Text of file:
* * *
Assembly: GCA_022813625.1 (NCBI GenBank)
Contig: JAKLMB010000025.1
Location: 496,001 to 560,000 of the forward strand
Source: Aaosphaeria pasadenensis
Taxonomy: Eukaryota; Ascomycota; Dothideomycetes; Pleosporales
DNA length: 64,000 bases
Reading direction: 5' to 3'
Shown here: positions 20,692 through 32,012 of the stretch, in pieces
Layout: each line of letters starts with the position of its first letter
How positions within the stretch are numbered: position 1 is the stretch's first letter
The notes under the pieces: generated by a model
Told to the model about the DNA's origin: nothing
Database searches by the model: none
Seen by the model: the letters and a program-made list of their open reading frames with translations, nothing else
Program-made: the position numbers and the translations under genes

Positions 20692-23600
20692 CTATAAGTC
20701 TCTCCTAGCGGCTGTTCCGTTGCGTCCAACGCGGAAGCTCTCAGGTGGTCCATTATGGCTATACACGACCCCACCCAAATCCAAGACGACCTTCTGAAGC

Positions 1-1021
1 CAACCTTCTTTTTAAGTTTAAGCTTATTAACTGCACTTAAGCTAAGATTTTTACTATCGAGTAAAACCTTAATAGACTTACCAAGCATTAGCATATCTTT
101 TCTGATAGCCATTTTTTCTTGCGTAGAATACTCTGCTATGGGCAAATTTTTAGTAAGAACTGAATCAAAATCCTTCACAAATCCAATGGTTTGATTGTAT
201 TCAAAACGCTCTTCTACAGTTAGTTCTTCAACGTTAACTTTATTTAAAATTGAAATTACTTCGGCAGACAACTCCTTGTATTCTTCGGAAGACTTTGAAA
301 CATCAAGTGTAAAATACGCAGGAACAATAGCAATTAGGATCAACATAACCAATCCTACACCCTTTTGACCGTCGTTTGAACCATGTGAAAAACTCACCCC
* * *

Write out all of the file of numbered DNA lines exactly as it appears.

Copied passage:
Assembly: GCA_022813625.1 (NCBI GenBank)
Contig: JAKLMB010000025.1
Location: 496,001 to 560,000 of the forward strand
Source: Aaosphaeria pasadenensis
Taxonomy: Eukaryota; Ascomycota; Dothideomycetes; Pleosporales
DNA length: 64,000 bases
Reading direction: 5' to 3'
Shown here: positions 20,692 through 32,012 of the stretch, in pieces
Layout: each line of letters starts with the position of its first letter
How positions within the stretch are numbered: position 1 is the stretch's first letter
The notes under the pieces: generated by a model
Told to the model about the DNA's origin: nothing
Database searches by the model: none
Seen by the model: the letters and a program-made list of their open reading frames with translations, nothing else
Program-made: the position numbers and the translations under genes

Positions 20692-23600
20692 CTATAAGTC
20701 TCTCCTAGCGGCTGTTCCGTTGCGTCCAACGCGGAAGCTCTCAGGTGGTCCATTATGGCTATACACGACCCCACCCAAATCCAAGACGACCTTCTGAAGC

Positions 1-1021
1 CAACCTTCTTTTTAAGTTTAAGCTTATTAACTGCACTTAAGCTAAGATTTTTACTATCGAGTAAAACCTTAATAGACTTACCAAGCATTAGCATATCTTT
101 TCTGATAGCCATTTTTTCTTGCGTAGAATACTCTGCTATGGGCAAATTTTTAGTAAGAACTGAATCAAAATCCTTCACAAATCCAATGGTTTGATTGTAT
201 TCAAAACGCTCTTCTACAGTTAGTTCTTCAACGTTAACTTTATTTAAAATTGAAATTACTTCGGCAGACAACTCCTTGTATTCTTCGGAAGACTTTGAAA
301 CATCAAGTGTAAAATACGCAGGAACAATAGCAATTAGGATCAACATAACCAATCCTACACCCTTTTGACCGTCGTTTGAACCATGTGAAAAACTCACCCC